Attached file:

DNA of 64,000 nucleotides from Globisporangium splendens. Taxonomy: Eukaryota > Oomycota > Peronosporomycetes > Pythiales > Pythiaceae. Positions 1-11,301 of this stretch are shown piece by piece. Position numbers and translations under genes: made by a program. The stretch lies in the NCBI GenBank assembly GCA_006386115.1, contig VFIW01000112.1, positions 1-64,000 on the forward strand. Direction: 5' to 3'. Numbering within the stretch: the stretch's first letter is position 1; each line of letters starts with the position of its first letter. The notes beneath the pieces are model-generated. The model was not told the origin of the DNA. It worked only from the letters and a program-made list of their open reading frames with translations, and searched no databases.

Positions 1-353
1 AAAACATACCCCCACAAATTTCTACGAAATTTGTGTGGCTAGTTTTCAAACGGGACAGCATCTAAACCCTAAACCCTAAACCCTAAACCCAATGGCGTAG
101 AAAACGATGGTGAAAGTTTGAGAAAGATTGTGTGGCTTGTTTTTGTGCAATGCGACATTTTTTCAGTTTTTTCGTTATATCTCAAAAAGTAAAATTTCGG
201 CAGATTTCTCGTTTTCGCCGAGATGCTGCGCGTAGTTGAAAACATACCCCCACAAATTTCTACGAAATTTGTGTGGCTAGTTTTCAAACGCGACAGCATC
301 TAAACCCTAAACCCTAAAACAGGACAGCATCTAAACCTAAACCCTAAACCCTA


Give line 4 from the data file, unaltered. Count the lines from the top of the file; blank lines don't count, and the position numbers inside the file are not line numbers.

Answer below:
101 AAAACGATGGTGAAAGTTTGAGAAAGATTGTGTGGCTTGTTTTTGTGCAATGCGACATTTTTTCAGTTTTTTCGTTATATCTCAAAAAGTAAAATTTCGG